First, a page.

On the higher, drier ground surrounding the bog are trees and shrubs typical of southern Ontario’s hardwood forest. Stately White and Red Oak, Black Cherry, and Sugar Maple stand tall, overlooking the bog.

Morning refections
Morning refections

Wildlife

Numerous species of warblers, sparrows and other migrants stop over during spring and fall migration. In some years, the Black Spruce and Tamarack cones attract the winter finches.

Painted Turtles
Painted Turtles

Green Frog and Grey Treefrog are often heard in the spring. Midland Painted Turtle frequent Redmond’s Pond.

Raccoon, Grey Squirrel, Eastern Chipmunk and other mammals typical of urban natural areas can be found in the drier habitats. White-tailed Deer live in and around the ESA. The herd’s intense browsing pressure is known to result in the loss of young trees, which has a long-term impact on forest regeneration. Coyotes have also been seen and heard in the ESA.

Baby Frog
Baby Frog
FROG
FROG

Sifton Bog is home to uncommon butterflies, including the Bog Copper, whose larvae feed on cranberry plants, and the Bog Elfin, which relies on blueberry plants. Many brightly coloured dragonflies and damselflies can be seen around the pond in summer.

Colage
Colage

INFORMATION:Upper Thames Valley Conservation Authority

WIKIPEDIA

Doug Worrall Photography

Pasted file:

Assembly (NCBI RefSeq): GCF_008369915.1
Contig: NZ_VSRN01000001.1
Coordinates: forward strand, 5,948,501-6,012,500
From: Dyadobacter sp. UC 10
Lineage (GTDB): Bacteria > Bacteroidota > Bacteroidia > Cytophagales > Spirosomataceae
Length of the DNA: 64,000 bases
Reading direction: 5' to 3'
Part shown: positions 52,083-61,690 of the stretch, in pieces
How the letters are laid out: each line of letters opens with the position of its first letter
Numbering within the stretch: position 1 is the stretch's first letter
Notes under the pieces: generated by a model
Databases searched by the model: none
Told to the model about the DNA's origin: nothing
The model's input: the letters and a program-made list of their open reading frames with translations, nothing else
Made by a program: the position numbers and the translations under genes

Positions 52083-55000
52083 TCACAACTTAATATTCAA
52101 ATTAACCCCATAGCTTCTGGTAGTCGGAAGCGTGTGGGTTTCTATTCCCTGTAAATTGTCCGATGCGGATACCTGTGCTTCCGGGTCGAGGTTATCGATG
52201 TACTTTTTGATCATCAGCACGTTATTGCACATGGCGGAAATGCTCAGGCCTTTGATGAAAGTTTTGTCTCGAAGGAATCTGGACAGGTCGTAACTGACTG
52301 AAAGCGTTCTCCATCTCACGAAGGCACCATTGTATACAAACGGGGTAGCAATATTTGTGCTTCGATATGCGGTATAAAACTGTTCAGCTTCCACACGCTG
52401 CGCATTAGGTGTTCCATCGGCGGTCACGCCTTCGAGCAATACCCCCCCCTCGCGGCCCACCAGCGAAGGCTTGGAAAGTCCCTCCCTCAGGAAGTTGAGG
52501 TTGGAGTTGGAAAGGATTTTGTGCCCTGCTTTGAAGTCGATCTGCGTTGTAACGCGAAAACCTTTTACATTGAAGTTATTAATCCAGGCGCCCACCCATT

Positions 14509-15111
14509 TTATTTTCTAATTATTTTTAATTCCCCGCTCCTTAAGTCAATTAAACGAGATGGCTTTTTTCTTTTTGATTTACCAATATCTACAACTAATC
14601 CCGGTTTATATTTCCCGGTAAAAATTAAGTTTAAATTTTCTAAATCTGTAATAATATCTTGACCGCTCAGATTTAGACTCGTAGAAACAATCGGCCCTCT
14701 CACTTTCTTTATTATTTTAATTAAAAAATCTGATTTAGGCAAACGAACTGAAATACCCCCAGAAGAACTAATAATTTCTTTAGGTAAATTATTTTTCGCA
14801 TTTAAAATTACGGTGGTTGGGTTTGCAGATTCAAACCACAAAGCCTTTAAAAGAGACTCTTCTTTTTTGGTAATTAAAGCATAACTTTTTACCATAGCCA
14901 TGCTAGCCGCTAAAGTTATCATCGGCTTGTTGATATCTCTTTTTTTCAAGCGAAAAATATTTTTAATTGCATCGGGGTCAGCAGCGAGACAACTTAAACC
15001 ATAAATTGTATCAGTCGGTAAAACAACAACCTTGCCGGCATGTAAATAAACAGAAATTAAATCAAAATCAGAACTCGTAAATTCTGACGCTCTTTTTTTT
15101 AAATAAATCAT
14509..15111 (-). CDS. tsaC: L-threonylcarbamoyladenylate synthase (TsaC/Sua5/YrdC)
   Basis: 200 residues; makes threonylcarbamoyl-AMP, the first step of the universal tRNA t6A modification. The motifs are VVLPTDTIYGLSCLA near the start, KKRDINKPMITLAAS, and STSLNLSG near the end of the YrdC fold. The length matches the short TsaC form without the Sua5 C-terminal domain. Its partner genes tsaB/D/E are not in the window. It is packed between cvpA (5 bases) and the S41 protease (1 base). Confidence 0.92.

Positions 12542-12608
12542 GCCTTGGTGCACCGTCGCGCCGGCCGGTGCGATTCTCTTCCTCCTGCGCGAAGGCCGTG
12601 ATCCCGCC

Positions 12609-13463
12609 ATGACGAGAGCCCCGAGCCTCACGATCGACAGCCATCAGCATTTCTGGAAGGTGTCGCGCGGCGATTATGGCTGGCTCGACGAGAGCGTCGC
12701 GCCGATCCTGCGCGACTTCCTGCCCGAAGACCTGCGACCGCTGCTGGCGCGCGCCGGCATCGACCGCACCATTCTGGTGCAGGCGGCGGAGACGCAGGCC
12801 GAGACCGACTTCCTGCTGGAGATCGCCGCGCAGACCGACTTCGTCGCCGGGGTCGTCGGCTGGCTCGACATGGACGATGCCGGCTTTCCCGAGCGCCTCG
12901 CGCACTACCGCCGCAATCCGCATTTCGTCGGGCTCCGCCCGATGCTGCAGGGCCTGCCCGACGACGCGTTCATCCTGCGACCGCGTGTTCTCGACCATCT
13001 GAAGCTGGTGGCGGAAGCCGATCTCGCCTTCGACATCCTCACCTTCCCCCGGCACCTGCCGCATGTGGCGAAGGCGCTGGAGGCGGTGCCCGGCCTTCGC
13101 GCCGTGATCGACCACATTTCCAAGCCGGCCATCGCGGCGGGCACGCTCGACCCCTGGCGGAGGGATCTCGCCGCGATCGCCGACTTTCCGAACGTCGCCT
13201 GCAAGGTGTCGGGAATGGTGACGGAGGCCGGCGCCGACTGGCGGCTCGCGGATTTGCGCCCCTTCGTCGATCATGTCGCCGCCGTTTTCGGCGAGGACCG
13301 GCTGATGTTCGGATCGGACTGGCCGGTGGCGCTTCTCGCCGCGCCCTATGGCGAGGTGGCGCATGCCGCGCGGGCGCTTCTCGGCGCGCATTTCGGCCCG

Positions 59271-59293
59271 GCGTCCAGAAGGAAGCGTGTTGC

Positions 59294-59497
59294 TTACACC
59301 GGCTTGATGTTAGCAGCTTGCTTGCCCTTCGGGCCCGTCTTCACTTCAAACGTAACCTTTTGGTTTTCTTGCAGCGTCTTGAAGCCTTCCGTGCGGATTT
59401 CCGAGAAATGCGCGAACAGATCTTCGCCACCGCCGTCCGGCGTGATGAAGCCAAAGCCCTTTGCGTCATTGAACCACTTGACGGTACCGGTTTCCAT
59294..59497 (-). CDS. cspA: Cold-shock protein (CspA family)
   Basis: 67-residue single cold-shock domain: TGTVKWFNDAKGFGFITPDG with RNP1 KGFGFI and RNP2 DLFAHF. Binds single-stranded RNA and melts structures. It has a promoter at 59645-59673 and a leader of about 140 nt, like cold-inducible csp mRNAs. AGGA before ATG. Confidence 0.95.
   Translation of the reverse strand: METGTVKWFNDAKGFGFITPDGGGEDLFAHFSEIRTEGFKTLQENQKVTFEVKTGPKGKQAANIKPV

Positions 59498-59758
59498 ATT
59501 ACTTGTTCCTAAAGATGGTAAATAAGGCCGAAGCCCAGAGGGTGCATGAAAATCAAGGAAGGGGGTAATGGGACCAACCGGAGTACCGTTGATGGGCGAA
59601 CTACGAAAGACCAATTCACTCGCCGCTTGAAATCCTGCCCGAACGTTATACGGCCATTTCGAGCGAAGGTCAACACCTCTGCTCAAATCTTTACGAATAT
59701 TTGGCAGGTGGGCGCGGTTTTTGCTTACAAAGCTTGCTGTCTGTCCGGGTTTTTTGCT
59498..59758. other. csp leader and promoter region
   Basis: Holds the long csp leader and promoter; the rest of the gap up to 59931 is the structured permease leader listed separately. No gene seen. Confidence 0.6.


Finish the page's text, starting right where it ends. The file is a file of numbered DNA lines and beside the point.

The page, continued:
DW PHOTOGRAPHY

London , Canada

Georgia Road

905 865 4034

Mother Nature and DW Photography present Summer 2016

2016-06-12

Mother Nature and DW Photography present Summer 2016

Just before the Atmospheric events began
Just before the Atmospheric events began

Last weekend a dear friend, and all around good soul and I began a journey, starting at Pinecroft -The green Tea room and the Ponds surrounding.

Abandoned
Abandoned

 

We walked/Hiked for 10 Hours, and here at Pics4twitts we have compiled some of those images

Golden Retriever
Golden Retriever

 

Wild flower Not a Nadelion
Wild flower Not a Dandelion

 

Admiral Butterfly
Admiral Butterfly

 

 

Enjoy Relax

Duck Potrait
Duck Portrait

 

Cardinal
Cardinal

 

Mother Nature is there for a reason, to See the rea; beauty in our small part of the World.

Cob-looking-proud
Cob-looking-proud

 

Bloodroot
Bloodroot

 

Living in the Middle of The Great lakes region-Southwestern Ontario Canada.

Bald Eagle
Bald Eagle

 

Bald Eagle
Bald Eagle

 

Thank you Mother Nature

 

Photos and Imagery By Doug Worrall

of DW Photography

London Canada

Call for Event, Portrait-Pet-landscape-and Images for those in the Real estate Market

PHONE:

905 865 4034–London Canada

 

Winter Photography

2016/01/20

As Seen From Above So Is Below8-001

Photography in WINTER

Autumn HamiltonM

 

Due to lack of transportation.During these cold, snowy months, I find ways to learn skills as a Photographer.

Chain of change
Chain of change

Photoshop helps me to change the look and feel of Photography.

Vegetation bleeding bush
Vegetation bleeding bush

As a naturalist, changing to much is not a good idea, so try to stay within my limits and not spend hours transforming a GRADE b image into a better one, I change a Grade a image into something Different..

Sunset-swan 3m

GERDIE
GERDIE

ENJOY

Gaggle of Ducks
Gaggle of Ducks

 

Doug

 

Nature and Society by DW photography